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Your letters for Monday July 25: Electoral reform
« on: July 25, 2016, 10:03:09 AM »
Your letters for Monday July 25: Electoral reform

Electoral reform about fairness Re: Electoral reform discussion must focus on Canadian values, July 11. Jonathan Rose is right that electoral reform should reflect shared Canadian values. Tolerance, fairness and inclusivity are perhaps our most cherished values. Proportional representation (PR) elects a more diverse set of people and parties. Countries with PR elect more female representatives than […]

Electoral reform about fairness


Re: Electoral reform discussion must focus on Canadian values, July 11.


Jonathan Rose is right that electoral reform should reflect shared Canadian values. Tolerance, fairness and inclusivity are perhaps our most cherished values.


Proportional representation (PR) elects a more diverse set of people and parties. Countries with PR elect more female representatives than Canada: by 50 per cent in Germany and 80 per cent in Sweden. “Because it’s 2016,” Canada needs PR!


Some opponents of PR stoke fears of political instability if fringe parties win seats. In fact, PR favours tolerant politicians who can work with other parties in a chamber where many more voters are represented.


Our current first-past-the-post system often disproportionately rewards divisive politicians who can inflame a highly partisan base. Sadly, wedge politics, built on xenophobia, fear and anger are known to be more motivating than policy debates. This is not confined to the Brexit referendum or the Donald Trump campaign. In Canada, both federal and Quebec politicians have exploited anxieties about minorities.


While protections for human rights are essential, our multi-ethnic society also needs PR to reduce the political rewards for sowing division. Our discussion of electoral reform need not be so unfocused. Let’s focus on PR and learn from the many countries that use it.


James Mihaychuk, Ottawa


Reform evaporates in summer heat?


In his article, Jonathan Rose writes that “This summer as meetings take place across the country …” and that says it all about the importance the Liberals have put on this. Parties long ago decided that there would be no substantial debate on major issues and no big announcements on government policy in the summer, when people were on holidays, at the cottage, golfing or holding backyard parties. The last thing on people’s minds was politics.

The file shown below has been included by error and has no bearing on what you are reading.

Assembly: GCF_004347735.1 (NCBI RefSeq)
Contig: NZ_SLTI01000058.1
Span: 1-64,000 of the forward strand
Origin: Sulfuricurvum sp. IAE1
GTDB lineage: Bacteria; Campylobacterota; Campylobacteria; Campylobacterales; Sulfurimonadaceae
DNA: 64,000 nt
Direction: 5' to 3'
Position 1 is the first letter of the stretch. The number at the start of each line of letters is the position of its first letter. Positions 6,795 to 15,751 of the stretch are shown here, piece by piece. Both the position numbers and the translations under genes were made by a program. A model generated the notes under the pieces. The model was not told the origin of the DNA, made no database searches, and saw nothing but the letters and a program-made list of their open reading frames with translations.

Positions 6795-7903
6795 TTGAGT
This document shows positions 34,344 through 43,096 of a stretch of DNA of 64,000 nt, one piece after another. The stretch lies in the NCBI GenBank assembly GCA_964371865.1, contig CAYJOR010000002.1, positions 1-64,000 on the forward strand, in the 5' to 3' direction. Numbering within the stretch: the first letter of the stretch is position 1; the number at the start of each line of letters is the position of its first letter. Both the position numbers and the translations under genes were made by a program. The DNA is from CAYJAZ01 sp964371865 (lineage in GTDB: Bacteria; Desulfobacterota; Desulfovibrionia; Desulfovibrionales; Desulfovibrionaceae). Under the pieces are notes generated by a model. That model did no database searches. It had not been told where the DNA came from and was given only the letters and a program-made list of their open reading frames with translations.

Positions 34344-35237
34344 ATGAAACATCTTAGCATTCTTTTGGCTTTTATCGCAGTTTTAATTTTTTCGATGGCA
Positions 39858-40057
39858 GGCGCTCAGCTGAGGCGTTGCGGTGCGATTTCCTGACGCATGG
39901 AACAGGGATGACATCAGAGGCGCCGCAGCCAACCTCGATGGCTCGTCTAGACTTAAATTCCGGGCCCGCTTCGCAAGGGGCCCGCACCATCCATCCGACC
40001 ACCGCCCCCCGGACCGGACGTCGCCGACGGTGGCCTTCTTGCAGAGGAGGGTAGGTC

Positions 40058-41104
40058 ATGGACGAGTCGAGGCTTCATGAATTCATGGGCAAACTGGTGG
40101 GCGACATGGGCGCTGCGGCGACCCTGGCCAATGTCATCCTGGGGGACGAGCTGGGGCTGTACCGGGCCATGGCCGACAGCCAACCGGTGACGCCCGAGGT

The logic behind holding townhall meetings in the midst of summer, on arguably one of the most important topics ever to come before Canadians, is a mystery. The minister of democratic institutions suggests that this is an opportunity for those voices that are never heard to express their views, and everything will be recorded and sent back to the electoral reform committee. If there are points give out for being naïve, then Maryam Monsef gets plenty, as those not engaged in politics are probably the least likely to show up at these events, summer notwithstanding.


If the idea of holding these events in summer is to limit participation, then the odds are that the government will succeed. Which then leads to the conclusion that for all the posturing and weighty pronouncements that this would be the last election under FPTP, electoral reform town hall meetings are where this election promise has been sent to fade away.


Jeff Spooner, Kinburn


An astute analysis of coup attempt


Re: Turks show how best to respond to coups: Take to the streets, July 21.


Congratulations to Mohammed Adam for a very informative and important analysis of the failed Turkish coup.


He is right: The real victors were the Turkish people who saved Turkish democracy. And yes, African countries may indeed learn a lesson here: that democracy is people-owned, demanding courage and sacrifice, sometimes in one’s own blood.


In post-coup Turkey, one hopes citizens will be rewarded with more freedoms, including academic and press freedom and no death penalty.


Canada can help constructively with Turkish government to strengthen freedoms and rule of law.


Ozay Mehmet, Senior Fellow, Modern Turkish Studies, Distinguished Research Professor, International Affairs (Emeritus), Carleton University


Watch where you’re cycling


As a walker, I regularly use the narrow pedestrian path on the north side of Campeau Drive between Teron Road and Kanata Avenue. A city bylaw forbids bicycles on sidewalks and signs have been placed at intervals along this path encouraging compliance.


Notwithstanding the prohibition, many cyclists continue to use this sidewalk; the beginning and end of the school day are peak periods. I have been clipped once by a passing cyclist, fortunately without injury. When I draw their attention to the bylaw, many continue simply continue on, while a small number abuse me verbally. Not once has a cyclist changed their behaviour, or even let me know they are coming up behind me when overtaking.


There is a wider path on the other side of Campeau Drive, and no signs. There are bicycle lanes on both sides of the road, and the Making Ontario’s Roads Safer Act says drivers must leave one metre of room between their vehicles and any cyclists they pass. I am all for continuing to make our roads safer for cyclists from vehicular traffic, but surely pedestrians are entitled to equal consideration.


Hal Whiteman, Kanata


 


Source: Your letters for Monday July 25: Electoral reform